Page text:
Our hero and heroine are shown as terribly flawed, yet likable and relatable.  Our protagonist, Jyn Erso, believes in nothing.  Watching her life torn apart before her eyes as a child and raised in the service of a Rebel gone murderously mad, who, later - like all she trusts in life - abandons her, there is nothing more to her days than to keep an eye out for where the next kick is coming from (Not to say she won’t kick back harder).  She reluctantly allies herself with Cassian Ando, himself a resourceful orphan of the Empire, who is posed as Jyn’s possible guide back to her father.  Dysfunctional in the way that the traumatised can be, Cassian’s first loyalty is to the Rebel Alliance, even if it literally means casually shooting an informant in the back, or scheming to kill the father of the new friend he knows he’s going to betray.

What is interesting is while it is explained that the Jedi are at this point rare, if not completely extinct, the belief in the Force exists as a sort of faith – and not some stupid genetic chemical mutation – and is the motivating factor behind two of our great characters.  The blind monk, Chirrut Imwe and his bff, Baze Malbus, were guardians of the main temple on the Jedi's spiritual home planet of Jedha, until the Empire decimated it.  Living in its ruins amongst other human flotsam, Baze has lost his faith, while Chirrut has not.  Chirrut’s quixotic humour and genial nature in the film’s darkest moments, remind one a bit of the eccentric Yoda of The Empire Strikes Back, while his bravery in the face of eminent - and frequent – destruction hearkens to his strong belief in the Force.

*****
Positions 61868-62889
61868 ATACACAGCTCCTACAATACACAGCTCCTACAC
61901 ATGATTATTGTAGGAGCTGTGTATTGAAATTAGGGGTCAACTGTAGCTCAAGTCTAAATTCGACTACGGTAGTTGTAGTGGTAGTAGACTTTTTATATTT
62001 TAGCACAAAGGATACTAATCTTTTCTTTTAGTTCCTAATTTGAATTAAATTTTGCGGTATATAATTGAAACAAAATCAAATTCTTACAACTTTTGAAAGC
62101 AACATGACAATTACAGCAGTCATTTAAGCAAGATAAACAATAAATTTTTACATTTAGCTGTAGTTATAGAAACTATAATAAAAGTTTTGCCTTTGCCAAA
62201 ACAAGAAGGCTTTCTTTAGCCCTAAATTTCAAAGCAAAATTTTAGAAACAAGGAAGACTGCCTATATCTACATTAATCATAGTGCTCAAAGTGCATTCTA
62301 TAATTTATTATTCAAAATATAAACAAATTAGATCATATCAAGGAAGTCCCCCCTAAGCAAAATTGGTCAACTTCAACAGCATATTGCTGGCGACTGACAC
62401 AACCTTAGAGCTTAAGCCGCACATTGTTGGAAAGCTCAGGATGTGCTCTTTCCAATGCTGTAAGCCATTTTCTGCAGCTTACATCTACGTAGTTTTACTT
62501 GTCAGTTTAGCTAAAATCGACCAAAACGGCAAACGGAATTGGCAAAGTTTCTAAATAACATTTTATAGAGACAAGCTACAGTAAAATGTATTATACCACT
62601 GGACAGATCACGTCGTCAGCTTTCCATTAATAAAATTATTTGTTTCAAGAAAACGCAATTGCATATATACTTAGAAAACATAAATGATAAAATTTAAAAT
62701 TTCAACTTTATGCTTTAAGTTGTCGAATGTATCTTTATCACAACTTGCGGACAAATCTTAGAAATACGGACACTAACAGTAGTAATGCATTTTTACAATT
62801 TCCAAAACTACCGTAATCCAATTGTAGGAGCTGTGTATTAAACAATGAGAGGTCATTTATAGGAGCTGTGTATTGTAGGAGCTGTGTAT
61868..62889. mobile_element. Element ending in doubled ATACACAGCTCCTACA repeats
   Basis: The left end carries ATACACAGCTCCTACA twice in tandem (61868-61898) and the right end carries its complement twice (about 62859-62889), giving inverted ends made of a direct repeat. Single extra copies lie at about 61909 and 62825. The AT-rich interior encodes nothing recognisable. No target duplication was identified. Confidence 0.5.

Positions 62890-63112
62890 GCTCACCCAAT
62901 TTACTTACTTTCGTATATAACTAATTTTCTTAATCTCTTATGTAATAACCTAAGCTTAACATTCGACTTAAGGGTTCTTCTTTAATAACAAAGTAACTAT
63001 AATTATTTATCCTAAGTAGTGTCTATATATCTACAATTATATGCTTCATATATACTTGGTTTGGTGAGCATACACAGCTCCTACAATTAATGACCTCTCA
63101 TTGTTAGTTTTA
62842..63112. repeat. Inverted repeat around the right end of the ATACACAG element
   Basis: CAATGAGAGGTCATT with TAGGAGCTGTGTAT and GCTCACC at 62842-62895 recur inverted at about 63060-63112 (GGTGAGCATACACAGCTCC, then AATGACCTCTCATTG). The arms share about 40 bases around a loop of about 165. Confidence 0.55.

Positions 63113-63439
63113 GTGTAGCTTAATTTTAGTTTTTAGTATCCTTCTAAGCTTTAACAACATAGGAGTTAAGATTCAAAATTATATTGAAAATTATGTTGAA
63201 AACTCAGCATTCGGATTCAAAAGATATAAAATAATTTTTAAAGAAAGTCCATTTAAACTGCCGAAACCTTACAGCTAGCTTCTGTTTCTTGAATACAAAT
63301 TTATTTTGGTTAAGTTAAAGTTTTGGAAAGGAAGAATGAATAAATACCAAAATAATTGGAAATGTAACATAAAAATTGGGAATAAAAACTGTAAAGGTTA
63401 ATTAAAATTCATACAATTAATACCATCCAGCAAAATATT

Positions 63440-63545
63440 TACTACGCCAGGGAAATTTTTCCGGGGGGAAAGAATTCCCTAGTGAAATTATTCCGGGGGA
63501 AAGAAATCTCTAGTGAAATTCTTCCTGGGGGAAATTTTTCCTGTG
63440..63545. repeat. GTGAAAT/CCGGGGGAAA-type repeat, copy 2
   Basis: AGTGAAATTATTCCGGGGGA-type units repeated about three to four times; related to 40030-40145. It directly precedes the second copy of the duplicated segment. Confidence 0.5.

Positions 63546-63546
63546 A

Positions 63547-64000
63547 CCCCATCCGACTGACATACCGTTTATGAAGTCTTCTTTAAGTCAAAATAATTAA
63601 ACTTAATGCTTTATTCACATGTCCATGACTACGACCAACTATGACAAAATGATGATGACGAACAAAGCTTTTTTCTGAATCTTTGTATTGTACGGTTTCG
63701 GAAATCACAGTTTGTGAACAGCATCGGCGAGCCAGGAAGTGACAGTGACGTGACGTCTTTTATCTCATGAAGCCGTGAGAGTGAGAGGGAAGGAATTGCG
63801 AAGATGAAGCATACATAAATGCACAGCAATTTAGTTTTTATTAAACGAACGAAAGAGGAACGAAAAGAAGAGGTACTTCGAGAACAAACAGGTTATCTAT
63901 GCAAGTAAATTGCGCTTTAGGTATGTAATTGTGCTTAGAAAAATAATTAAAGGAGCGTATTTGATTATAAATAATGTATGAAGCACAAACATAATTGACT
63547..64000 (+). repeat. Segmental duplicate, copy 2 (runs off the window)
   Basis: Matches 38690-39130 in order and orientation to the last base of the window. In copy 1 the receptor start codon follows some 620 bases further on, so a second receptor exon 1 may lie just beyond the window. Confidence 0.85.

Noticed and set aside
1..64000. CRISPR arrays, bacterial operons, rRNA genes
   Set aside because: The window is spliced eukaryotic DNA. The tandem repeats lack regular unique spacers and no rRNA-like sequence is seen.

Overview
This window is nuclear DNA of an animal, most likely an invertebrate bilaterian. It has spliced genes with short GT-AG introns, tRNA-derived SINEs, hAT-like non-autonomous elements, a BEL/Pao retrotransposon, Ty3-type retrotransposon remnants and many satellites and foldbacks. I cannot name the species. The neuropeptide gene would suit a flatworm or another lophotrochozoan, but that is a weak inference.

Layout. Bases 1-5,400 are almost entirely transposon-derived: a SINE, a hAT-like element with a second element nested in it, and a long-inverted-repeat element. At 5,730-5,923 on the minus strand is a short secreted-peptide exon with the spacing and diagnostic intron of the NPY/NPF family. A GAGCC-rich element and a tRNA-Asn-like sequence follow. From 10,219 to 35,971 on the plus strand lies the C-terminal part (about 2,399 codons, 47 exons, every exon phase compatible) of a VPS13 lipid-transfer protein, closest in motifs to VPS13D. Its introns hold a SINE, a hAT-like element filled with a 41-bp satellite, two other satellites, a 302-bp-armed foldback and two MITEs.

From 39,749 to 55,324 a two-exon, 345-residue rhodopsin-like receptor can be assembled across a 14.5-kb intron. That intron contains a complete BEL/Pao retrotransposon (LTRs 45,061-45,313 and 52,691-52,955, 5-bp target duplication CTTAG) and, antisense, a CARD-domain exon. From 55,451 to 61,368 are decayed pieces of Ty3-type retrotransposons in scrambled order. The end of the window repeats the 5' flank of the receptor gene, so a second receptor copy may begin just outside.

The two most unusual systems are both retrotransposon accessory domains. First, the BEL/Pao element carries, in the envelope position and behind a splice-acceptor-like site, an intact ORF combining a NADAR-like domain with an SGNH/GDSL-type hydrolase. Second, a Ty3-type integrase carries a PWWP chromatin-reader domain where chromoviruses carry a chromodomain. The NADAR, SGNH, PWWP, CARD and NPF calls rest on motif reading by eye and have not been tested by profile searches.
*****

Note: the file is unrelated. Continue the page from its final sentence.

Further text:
However, unlike in previous films, the Force is heard and not necessarily seen.  Is it the Force that allows the sightless Chirrut to thoroughly pulverize legions of enemies with his simple staff?  Is it the Force that protects our heroes in the midst of overwhelming odds?  In past movies, we’ve seen manipulation of the Force to fling objects into the air at one’s enemies, to confound weaker minds and levy escape right through the heart of Imperial occupation.   It’s even made it possible to grab that pesky out-of-reach lightsaber that might save one from becoming a wampa’s lunch - all sorts of helpful stuff.  Yet in Rogue One, we only see the sort of classic use of the physical manifestation of the Force by a certain big bad wearing a very dark helmet putting an annoying upstart officer in his place.  But even then, this particular use of the Force has been seen before.  It felt as if while the Force is mentioned as a joining belief, the almost magical aspect of it that loomed so large in the entire series, is purposely absent by the storytellers’ choice.  The reliance here is on what is in our heroes’ two hands; their bonds of friendship and their own skills and heart.